A U.S. Army Ranger from Bravo Company, 2nd Battalion, 75th Ranger Regiment, keeps his sight on a target with an M240L machine gun during a company live fire training at Camp Roberts, Calif., Jan. 30, 2014. U.S. Army Photo
Illustration by Staff Sgt. Teddy Wade. I like this photo because it’s a reminder that all military leadership boils down to supporting this Soldier on the ground.
I once had a senior rater observe that life for staff officers like the ones assembled before him consisted of 80 percent making the railroad run – that is, doing the standard and recurring activities common to military staffs around the world. The other 20 percent, he mused, was for pushing things forward: innovating, dreaming, adding one’s personal mark in new ways.
I think that for most staff officers this maxim is true. For some of the most fortunate among us, however, the ratio is reversed: 20 percent boilerplate activities, and 80 percent new and different. Whereas their 80/20 peers are more like “Conductors”, the 20/80 folks get to be “Artists.” Approached correctly, it is an exciting opportunity that can result in a highlight of one’s career.
from NATO Rapid Reaction Corps – Italy Exercise Eagle Action
, May 2005.
“I want to claw my way up to brigade staff!” No little kid ever grew up wanting to be the best at briefing slides, brewing coffee, or writing operations orders. There’s a reason war movies don’t portray the struggles of warriors whose meritorious planning performance led to the creation of the perfect brief. Slideology 101 isn’t a required course at West Point.
Time spent on staff, where officers spend the majority of their career, is thankless, laborious work that is too often viewed as a block check between command positions. Much of the Army’s educational emphasis is on success as the man in front of the formation, but the officer’s plight is that he will spend much more time rowing the ship than steering it.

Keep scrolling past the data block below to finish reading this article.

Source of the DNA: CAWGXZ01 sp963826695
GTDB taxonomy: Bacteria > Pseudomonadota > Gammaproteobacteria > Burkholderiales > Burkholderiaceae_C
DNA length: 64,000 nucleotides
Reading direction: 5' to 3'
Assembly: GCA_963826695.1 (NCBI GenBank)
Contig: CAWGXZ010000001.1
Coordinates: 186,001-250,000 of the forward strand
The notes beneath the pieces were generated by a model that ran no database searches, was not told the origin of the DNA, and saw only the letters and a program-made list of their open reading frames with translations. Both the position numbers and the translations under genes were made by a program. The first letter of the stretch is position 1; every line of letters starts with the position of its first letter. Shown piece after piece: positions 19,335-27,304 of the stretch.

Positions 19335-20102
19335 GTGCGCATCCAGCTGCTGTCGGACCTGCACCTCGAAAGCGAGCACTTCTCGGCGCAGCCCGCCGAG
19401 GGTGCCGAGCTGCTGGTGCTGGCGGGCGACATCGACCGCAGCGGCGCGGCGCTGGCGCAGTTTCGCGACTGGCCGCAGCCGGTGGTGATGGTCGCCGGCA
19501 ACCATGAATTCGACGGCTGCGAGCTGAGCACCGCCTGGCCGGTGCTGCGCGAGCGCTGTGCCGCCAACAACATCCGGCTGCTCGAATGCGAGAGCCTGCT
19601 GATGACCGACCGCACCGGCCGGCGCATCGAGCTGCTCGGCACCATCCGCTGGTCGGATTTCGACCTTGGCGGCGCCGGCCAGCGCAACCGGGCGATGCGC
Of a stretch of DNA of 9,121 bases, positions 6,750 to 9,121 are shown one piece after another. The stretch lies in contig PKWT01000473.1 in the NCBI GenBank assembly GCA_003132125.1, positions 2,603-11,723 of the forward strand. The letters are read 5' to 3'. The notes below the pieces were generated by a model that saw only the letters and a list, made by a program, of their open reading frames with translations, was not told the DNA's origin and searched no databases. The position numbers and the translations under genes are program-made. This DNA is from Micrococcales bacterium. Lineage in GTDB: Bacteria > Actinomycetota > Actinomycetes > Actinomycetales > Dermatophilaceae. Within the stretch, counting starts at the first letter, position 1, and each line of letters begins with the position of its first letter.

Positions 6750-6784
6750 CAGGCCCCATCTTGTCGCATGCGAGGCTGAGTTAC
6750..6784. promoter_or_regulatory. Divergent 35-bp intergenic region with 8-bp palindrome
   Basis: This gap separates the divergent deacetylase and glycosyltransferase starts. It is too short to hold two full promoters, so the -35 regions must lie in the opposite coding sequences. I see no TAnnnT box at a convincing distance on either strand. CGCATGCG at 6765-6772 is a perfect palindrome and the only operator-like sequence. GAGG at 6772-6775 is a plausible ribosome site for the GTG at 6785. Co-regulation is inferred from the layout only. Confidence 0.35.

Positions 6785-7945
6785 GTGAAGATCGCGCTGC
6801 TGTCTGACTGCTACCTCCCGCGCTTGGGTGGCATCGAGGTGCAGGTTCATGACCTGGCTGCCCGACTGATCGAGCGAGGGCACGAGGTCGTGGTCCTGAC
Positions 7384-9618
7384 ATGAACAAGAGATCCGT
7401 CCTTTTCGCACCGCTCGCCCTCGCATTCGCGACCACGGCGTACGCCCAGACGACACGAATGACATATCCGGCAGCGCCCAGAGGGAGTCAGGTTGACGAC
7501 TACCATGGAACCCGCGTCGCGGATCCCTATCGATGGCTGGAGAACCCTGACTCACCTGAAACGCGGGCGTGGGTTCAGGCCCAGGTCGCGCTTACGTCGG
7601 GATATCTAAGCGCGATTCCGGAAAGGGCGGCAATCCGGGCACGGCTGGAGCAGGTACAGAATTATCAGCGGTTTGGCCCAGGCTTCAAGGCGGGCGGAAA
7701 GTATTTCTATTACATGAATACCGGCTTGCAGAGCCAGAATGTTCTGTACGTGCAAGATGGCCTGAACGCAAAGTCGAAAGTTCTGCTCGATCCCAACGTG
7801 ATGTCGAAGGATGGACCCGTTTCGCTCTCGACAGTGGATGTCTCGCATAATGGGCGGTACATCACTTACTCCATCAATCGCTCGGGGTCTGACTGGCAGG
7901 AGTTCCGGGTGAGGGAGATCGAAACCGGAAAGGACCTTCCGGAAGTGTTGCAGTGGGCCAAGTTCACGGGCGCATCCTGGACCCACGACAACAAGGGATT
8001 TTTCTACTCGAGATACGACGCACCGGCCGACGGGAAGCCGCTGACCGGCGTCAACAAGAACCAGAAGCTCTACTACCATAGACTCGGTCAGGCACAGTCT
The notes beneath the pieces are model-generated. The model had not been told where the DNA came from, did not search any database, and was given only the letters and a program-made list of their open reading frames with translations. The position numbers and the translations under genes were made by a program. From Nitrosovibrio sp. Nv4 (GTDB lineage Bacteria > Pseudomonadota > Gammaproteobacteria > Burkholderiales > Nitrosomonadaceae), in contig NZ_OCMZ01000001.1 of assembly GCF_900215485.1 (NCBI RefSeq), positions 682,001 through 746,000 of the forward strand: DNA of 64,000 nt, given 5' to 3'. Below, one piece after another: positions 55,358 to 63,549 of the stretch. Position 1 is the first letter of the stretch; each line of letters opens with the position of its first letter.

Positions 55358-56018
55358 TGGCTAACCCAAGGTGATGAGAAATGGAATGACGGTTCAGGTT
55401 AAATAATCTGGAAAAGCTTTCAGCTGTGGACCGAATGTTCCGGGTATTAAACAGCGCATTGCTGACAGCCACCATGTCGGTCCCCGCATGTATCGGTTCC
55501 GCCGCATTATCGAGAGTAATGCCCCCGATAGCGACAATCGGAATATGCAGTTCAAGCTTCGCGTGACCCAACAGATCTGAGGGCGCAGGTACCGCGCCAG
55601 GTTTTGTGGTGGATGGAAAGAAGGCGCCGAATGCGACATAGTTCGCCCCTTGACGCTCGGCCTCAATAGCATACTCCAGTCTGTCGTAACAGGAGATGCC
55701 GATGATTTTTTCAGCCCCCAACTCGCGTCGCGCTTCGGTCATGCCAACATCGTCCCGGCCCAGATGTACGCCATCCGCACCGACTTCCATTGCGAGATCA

U.S. Soldiers of the 1st Armored Brigade Combat Team, 3rd Infantry Division provide information to the ground units from the tactical operation center while a Latvian soldier, right, observes during exercise Combined Resolve IV at the U.S. Army’s Joint Multinational Readiness Center in Hohenfels, Germany, May 17, 2015. U.S. Army photo
by Private First Class Courtney Hubbard.
When I read this leadership quote a few weeks ago, I kicked myself for not having found it sooner. (It’s the type of advice I’d put in my signature block…and I’m not even a “signature block philosophy” kind of emailer.) It is attributed to the immutably inspirational leader of the Allied coalition in World War II, General Dwight D. Eisenhower. This insight is powerful because it captures the fundamental nature, the heart, of what it means to be a leader. And Eisenhower uses only 26 words to do it.
Senior military commanders of World War II. Link
[Seated L-R: Gens. William Simpson, George Patton, Carl Spaatz, Dwight Eisenhower, Omar Bradley, Courtney Hodges, & Leonard Gerow
Standing L-R: Gens. Ralph Stearley, Hoyt Vandenberg, Walter Bedell Smith, Otto Weyland, & Richard Nugent.]